Direct and cascading impacts of tropical land-use change on multi-trophic biodiversity


The conversion of tropical rainforest to agricultural systems such as oil palm alters biodiversity across a large range of interacting taxa and trophic levels. Yet, it remains unclear how direct and cascading effects of land-use change simultaneously drive ecological shifts. Combining data from a multi-taxon research initiative in Sumatra, Indonesia, we show that direct and cascading land-use effects alter biomass and species richness of taxa across trophic levels ranging from microorganisms to birds. Tropical land use resulted in increases in biomass and species richness via bottom-up cascading effects, but reductions via direct effects. When considering direct and cascading effects together, land use was found to reduce biomass and species richness, with increasing magnitude at higher trophic levels. Our analyses disentangle the multifaceted effects of land-use change on tropical ecosystems, revealing that biotic interactions on broad taxonomic scales influence the ecological outcome of anthropogenic perturbations to natural ecosystems.

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Fig. 1: How land-use change may directly and indirectly alter whole ecosystems.
Fig. 2: Path model of direct and cascading land-use effects in a tropical multi-trophic system.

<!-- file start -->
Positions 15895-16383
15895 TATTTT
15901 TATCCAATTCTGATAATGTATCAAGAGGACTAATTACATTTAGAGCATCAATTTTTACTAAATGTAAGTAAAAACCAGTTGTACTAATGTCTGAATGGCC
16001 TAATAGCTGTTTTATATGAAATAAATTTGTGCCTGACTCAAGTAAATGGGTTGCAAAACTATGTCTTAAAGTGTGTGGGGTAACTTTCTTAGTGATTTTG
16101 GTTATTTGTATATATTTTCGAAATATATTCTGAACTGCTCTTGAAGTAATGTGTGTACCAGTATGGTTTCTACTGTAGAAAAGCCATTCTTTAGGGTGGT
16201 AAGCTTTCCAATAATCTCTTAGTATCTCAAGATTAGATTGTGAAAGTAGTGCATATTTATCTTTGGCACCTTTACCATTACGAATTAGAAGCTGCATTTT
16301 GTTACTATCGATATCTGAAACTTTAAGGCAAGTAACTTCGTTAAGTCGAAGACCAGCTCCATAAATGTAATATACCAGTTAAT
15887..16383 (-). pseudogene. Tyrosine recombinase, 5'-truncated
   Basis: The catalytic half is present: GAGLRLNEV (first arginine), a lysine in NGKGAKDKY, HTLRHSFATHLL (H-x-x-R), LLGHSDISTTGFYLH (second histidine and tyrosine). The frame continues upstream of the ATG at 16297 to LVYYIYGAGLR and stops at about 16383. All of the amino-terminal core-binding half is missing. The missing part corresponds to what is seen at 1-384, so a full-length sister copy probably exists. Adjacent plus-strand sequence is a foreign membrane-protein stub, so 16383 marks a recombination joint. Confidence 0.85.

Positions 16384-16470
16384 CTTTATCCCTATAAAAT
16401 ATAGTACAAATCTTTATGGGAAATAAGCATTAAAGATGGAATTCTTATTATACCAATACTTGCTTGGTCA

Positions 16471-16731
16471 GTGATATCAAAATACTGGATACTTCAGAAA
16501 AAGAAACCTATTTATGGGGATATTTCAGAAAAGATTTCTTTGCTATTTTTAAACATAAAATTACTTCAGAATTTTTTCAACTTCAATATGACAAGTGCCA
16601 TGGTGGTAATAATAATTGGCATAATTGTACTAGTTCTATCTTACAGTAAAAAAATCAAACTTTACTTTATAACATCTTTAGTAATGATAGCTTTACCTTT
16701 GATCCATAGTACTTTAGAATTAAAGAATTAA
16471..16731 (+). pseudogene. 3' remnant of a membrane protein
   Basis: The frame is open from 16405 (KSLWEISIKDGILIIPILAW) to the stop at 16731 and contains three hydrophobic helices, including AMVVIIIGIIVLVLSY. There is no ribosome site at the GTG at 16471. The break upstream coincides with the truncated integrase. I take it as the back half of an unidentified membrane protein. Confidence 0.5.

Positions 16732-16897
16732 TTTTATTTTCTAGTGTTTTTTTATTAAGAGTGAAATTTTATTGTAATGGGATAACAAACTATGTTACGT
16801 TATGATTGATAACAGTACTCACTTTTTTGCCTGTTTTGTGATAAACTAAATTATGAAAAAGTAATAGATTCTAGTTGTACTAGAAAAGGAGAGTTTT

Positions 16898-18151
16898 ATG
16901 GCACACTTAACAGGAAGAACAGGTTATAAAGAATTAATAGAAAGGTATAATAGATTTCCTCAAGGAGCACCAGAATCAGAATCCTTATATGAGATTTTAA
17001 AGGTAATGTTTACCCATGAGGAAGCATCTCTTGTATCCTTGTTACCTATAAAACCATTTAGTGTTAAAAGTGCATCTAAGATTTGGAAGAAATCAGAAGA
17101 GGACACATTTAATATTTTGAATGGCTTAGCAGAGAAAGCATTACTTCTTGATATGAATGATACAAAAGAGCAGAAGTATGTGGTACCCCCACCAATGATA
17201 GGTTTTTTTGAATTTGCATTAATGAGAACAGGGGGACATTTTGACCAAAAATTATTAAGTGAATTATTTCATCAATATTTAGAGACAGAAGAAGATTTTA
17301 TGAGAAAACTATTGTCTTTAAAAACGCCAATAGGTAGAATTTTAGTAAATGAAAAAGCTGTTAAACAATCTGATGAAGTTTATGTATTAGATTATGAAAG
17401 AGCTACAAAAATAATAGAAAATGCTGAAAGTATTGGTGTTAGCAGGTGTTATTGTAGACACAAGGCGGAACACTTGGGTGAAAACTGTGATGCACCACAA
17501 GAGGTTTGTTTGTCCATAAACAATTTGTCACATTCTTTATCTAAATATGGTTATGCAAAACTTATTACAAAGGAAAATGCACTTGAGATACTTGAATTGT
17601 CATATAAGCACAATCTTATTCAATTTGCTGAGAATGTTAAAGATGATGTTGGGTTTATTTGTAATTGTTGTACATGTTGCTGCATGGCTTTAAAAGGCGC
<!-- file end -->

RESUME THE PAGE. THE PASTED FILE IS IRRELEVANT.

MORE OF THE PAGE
Fig. 3: Summary of land-use effects on diversity and biomass of interacting taxa.
Fig. 4: Example of the d-sep procedure used to construct the multilevel path models.


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We thank R. K. Didham, J. S. Powers and C. Scherber for providing helpful comments and suggestions. We acknowledge the village leaders, local landowners, PT REKI and Bukit Duabelas National Park for granting us access and use of their properties, and thank our permit granting bodies, the Indonesian Institute of Sciences (LIPI) and the Ministry of Forestry (PHKA). We also thank our field and laboratory assistants, the rangers within the protected forest areas for assistance in the field, and D. Gunawan from the Meteorological, Climatological and Geophysical Agency of Indonesia for climate data. This study was financed by the German Research Foundation (DFG) in the framework of the collaborative German-Indonesian research project EFForTS, the Ministry of Science and Culture of Lower Saxony within the framework of the BEFmate project, an FCS Swiss Government Scholarship, an Indonesian Directorate General of Higher Education scholarship, and the German Centre for Integrative Biodiversity Research (iDiv) Halle-Jena-Leipzig funded by the German Research Foundation (FZT 118).

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K.A., A.D.B. and U.B. designed the study; K.A., A.D.B., M.J., K.D., L.H.D., M.M.K., S.K., A.M., K.R., W.E.P. and D.S. collected the data; K.A. and A.D.B. analysed the data; all authors contributed to the writing of the manuscript.

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Correspondence to Andrew D. Barnes.

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Barnes, A.D., Allen, K., Kreft, H. et al. Direct and cascading impacts of tropical land-use change on multi-trophic biodiversity. Nat Ecol Evol 1, 1511–1519 (2017).

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